Updated: October 20, 2021 1:25:03 pm
Regular consumption of millets can improve haemoglobin and serum ferritin levels to reduce iron-deficiency anaemia, according to a new study. The recently published research, a meta-analysis of 22 studies on humans and eight laboratory studies on millets consumption and anaemia, was undertaken by seven organisations across four countries and was led by Hyderabad-based International Crops Research Institute for the Semi-Arid Tropics (ICRISAT).
“The study concluded that millets can provide all or most of the daily dietary iron requirements of an average person. Although the amount of iron provided depends on the millet variety and its form of processing, the research clearly shows that millets can play a promising role in preventing and reducing high levels of iron-deficiency anaemia,” highlighted Dr S Anitha, the study’s lead author and senior nutritionist at ICRISAT.
The researchers found that millets increased haemoglobin levels by as much as 13.2 per cent. Four studies in the review also showed serum ferritin increasing by an average of 54.7 per cent. Ferritin is an iron-containing protein in the blood and is a clinical marker for iron deficiency.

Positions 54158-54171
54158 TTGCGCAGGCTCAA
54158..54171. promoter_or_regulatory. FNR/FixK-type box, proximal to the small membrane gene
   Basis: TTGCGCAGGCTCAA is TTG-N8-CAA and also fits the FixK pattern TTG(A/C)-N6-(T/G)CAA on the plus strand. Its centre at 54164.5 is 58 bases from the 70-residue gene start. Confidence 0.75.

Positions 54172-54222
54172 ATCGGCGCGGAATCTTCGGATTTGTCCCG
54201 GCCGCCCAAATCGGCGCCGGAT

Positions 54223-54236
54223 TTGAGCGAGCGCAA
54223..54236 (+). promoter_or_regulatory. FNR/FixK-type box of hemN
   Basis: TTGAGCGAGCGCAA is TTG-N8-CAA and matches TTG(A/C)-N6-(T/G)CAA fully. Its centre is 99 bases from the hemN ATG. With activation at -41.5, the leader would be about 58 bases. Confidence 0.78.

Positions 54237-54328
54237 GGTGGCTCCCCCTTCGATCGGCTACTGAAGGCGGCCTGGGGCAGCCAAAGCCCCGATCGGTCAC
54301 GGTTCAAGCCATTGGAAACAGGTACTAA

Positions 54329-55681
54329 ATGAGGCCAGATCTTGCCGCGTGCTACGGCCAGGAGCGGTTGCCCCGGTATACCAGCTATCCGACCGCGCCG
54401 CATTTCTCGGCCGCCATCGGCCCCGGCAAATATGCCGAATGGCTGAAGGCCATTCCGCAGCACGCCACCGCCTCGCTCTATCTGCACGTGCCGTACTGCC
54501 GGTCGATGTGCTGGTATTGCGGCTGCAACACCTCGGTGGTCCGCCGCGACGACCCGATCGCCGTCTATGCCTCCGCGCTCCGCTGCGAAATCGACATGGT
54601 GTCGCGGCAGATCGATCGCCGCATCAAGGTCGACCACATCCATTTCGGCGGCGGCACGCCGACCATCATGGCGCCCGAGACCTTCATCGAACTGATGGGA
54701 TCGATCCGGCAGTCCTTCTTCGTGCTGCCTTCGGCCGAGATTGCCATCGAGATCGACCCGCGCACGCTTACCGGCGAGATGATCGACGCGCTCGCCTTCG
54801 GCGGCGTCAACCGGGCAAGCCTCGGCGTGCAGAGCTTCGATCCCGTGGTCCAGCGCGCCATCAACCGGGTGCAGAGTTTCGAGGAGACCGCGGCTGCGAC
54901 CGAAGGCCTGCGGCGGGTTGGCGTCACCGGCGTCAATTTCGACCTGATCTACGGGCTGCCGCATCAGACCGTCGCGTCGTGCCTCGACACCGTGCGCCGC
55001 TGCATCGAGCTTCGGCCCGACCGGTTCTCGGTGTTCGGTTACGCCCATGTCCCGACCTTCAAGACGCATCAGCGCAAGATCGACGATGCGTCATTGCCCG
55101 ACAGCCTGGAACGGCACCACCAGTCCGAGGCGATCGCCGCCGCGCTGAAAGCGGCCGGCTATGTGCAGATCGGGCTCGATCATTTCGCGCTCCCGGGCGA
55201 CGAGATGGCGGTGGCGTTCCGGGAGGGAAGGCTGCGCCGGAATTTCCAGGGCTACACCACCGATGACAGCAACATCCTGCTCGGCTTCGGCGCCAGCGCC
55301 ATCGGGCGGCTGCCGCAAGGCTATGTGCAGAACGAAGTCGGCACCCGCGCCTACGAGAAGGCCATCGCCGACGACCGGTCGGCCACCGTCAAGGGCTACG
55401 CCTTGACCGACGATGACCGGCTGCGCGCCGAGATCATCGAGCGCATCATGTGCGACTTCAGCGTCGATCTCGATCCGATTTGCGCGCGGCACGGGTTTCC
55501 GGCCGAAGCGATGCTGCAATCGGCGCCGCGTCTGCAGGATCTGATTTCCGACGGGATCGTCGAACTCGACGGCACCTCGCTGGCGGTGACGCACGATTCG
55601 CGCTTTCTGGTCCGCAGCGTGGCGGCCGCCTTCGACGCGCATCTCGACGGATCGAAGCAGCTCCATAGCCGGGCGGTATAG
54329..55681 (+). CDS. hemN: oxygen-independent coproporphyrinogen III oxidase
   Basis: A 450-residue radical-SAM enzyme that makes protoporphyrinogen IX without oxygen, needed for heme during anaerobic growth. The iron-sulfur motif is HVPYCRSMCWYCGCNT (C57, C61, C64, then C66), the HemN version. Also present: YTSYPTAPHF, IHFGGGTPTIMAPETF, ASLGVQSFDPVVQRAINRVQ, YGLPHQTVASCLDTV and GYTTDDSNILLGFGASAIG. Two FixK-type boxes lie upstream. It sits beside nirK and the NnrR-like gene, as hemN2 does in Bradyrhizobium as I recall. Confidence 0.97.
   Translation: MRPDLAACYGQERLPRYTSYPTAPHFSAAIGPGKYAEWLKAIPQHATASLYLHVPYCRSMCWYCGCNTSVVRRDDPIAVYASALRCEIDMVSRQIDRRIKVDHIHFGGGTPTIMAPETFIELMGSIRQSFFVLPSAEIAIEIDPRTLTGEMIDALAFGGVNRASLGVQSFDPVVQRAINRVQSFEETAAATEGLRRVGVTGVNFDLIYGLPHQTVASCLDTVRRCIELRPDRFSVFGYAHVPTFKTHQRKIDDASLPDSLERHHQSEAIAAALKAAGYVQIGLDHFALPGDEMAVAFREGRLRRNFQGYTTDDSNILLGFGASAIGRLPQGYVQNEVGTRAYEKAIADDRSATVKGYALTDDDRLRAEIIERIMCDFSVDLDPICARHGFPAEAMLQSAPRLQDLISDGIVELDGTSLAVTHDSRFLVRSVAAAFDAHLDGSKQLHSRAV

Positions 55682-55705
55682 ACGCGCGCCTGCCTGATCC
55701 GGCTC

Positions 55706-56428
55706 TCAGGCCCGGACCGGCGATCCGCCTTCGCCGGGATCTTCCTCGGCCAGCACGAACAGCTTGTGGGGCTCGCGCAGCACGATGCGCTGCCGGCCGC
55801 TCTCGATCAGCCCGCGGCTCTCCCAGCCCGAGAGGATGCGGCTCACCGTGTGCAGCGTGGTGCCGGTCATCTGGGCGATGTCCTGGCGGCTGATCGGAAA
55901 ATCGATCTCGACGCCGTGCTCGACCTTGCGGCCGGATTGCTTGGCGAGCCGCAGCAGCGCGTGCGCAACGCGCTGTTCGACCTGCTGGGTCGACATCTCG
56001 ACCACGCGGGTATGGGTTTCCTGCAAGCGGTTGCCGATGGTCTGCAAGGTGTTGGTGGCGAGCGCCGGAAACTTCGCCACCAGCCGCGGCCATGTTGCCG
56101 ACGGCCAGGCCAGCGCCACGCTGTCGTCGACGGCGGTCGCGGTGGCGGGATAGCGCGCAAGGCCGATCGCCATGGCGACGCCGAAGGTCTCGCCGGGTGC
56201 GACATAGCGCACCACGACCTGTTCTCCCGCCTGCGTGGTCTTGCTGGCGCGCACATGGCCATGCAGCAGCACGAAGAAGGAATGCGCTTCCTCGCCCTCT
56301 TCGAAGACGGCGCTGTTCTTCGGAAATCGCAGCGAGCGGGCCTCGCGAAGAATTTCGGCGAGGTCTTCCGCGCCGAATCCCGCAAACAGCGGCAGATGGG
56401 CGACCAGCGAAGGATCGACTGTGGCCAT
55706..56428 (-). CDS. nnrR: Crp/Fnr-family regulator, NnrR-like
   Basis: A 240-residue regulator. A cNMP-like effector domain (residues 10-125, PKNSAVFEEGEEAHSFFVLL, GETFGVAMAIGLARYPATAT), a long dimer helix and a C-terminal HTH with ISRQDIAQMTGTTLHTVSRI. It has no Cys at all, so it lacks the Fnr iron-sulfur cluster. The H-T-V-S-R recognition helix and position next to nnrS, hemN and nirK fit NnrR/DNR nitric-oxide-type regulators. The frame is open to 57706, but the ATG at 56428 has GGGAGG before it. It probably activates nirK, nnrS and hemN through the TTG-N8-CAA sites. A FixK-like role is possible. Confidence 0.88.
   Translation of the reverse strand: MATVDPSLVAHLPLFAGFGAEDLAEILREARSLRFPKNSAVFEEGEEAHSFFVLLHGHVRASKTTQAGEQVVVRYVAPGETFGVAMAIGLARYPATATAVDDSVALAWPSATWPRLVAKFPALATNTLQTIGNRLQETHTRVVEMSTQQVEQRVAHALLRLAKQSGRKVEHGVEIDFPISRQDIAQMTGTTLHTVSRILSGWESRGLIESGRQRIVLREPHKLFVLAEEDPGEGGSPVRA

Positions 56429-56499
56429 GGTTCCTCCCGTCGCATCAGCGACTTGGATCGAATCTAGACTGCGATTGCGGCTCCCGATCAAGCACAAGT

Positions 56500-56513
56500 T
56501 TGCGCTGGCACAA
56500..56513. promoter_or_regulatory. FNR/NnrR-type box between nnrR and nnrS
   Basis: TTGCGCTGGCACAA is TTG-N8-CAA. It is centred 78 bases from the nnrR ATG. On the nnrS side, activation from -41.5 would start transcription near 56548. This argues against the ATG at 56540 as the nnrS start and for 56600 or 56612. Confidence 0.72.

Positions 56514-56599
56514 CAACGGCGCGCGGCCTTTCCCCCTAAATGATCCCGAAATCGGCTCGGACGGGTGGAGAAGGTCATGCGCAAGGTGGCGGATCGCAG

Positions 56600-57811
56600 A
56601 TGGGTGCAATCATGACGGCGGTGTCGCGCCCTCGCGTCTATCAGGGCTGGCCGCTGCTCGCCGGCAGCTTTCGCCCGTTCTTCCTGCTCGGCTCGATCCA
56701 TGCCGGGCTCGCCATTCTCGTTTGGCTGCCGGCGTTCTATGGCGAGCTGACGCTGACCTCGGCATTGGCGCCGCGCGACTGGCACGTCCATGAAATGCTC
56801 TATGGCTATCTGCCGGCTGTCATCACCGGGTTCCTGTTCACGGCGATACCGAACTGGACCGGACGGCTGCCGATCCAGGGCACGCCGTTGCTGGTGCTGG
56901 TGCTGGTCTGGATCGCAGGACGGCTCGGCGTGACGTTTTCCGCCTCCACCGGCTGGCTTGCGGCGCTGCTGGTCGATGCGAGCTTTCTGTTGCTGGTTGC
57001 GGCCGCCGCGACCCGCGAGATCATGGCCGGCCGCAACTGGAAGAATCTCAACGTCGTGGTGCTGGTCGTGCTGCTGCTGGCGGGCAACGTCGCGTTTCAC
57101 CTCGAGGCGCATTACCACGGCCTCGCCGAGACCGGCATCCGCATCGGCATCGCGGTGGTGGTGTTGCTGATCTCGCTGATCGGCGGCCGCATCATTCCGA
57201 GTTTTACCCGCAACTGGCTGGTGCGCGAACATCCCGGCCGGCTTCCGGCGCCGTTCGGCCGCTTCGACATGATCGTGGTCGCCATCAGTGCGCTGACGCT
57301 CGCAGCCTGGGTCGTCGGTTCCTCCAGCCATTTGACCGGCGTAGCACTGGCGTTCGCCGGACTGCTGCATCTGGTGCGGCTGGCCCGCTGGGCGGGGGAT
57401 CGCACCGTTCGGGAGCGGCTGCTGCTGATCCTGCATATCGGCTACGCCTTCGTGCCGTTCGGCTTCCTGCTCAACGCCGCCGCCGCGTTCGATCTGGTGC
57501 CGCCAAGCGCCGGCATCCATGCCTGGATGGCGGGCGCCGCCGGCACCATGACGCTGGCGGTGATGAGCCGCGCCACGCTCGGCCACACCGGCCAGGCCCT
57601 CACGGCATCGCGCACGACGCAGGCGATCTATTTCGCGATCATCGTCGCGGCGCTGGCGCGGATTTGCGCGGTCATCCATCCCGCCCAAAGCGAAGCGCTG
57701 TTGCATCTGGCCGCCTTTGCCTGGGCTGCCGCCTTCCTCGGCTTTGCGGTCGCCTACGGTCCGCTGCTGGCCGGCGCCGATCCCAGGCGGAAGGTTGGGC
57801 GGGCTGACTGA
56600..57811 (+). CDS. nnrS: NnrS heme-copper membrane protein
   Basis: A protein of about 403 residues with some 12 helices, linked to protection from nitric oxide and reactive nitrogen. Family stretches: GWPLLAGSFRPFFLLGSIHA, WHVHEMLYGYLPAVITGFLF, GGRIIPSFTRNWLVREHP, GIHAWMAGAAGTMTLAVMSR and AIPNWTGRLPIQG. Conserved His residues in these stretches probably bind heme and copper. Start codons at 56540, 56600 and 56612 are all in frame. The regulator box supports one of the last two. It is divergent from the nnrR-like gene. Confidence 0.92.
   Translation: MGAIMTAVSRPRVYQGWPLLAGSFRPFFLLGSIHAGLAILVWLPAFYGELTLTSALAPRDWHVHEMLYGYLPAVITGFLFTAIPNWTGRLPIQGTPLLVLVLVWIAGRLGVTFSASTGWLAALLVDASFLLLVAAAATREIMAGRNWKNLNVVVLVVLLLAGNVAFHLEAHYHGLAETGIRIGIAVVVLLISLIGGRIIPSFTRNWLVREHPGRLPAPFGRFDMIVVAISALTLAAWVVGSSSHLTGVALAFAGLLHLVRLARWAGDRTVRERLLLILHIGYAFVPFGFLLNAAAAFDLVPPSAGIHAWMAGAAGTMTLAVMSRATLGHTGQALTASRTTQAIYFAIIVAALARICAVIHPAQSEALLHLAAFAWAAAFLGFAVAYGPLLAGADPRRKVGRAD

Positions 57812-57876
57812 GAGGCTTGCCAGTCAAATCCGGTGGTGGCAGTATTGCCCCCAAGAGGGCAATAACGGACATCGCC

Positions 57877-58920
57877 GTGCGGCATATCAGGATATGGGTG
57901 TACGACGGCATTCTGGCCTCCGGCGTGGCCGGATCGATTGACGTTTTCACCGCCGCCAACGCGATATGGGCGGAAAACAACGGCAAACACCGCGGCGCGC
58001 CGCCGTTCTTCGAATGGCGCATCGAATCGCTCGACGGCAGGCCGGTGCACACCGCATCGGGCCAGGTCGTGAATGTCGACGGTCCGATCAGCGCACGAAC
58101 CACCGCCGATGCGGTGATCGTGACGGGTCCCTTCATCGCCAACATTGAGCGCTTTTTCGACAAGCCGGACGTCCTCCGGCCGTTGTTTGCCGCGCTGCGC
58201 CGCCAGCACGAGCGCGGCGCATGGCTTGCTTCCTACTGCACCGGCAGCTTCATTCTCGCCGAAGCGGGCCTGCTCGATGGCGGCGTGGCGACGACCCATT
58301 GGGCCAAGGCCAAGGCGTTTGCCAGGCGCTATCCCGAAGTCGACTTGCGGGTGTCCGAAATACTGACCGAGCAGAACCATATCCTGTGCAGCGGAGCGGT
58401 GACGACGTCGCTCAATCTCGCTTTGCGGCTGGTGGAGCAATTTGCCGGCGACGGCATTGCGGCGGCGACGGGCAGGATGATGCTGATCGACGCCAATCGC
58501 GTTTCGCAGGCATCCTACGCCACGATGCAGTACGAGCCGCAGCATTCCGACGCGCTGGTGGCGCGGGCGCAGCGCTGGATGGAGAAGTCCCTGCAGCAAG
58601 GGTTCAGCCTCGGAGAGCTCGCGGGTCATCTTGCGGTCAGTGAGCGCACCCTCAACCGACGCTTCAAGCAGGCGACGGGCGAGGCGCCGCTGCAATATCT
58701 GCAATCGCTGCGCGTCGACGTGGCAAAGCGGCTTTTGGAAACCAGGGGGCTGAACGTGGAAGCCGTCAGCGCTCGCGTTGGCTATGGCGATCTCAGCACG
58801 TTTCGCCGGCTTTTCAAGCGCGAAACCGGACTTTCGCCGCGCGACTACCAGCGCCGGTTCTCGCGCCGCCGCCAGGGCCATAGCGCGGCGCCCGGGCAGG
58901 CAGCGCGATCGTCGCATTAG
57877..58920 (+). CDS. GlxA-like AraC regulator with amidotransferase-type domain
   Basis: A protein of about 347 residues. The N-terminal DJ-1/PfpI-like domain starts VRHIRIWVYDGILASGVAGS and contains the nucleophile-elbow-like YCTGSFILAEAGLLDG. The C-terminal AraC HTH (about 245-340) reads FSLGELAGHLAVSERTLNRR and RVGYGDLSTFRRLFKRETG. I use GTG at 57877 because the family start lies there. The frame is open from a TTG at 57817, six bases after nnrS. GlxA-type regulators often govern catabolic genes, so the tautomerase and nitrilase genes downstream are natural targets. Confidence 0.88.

The studies in the analysis involved nearly 1,000 children, adolescents and adults, and six different millet types – finger millet, pearl millet, sorghum and a mixture of kodo, foxtail and little millets. The participants in the studies were found to have consumed millets for anywhere between 21 days and 4.5 years. The findings were published on October 14 in Frontiers in Nutrition, a peer-reviewed, open-access journal in nutrition, clinical nutrition, metabolism, epidemiology and food science.
The research also showed that processing can significantly increase the amount of iron bioavailable. For example, millet snacks made by expansion (extrusion) increased bioavailable iron 5.4 times, while fermentation, popping and malting more than tripled the iron bioavailable. Germination (sprouting) and decortication (dehulling) more than doubled the bioavailable iron.
Dr Hemalatha, director of National Institute of Nutrition (NIN), said that the results of the meta-analysis based on 19 efficacy studies conducted on anaemic individuals indicate that including millets in our daily diets, as a meal or beverage, decreases anaemia. “Contrary to the belief that micronutrients in millets are not bioavailable, the findings have shown that when millets are included as part of a balanced diet, the iron from millets is bioavailable and improves the haemoglobin status of the participants.”
“It has been proven that iron-deficiency anaemia affects cognitive and physical development in children and reduces productivity in adults. The need for a solution is critical, and therefore bringing millets into mainstream and government programs is highly recommended,” said Dr Jacqueline Hughes, director-general of ICRISAT, adding 1.74 billion people in the world were anaemic in 2019 and that the number is only rising.
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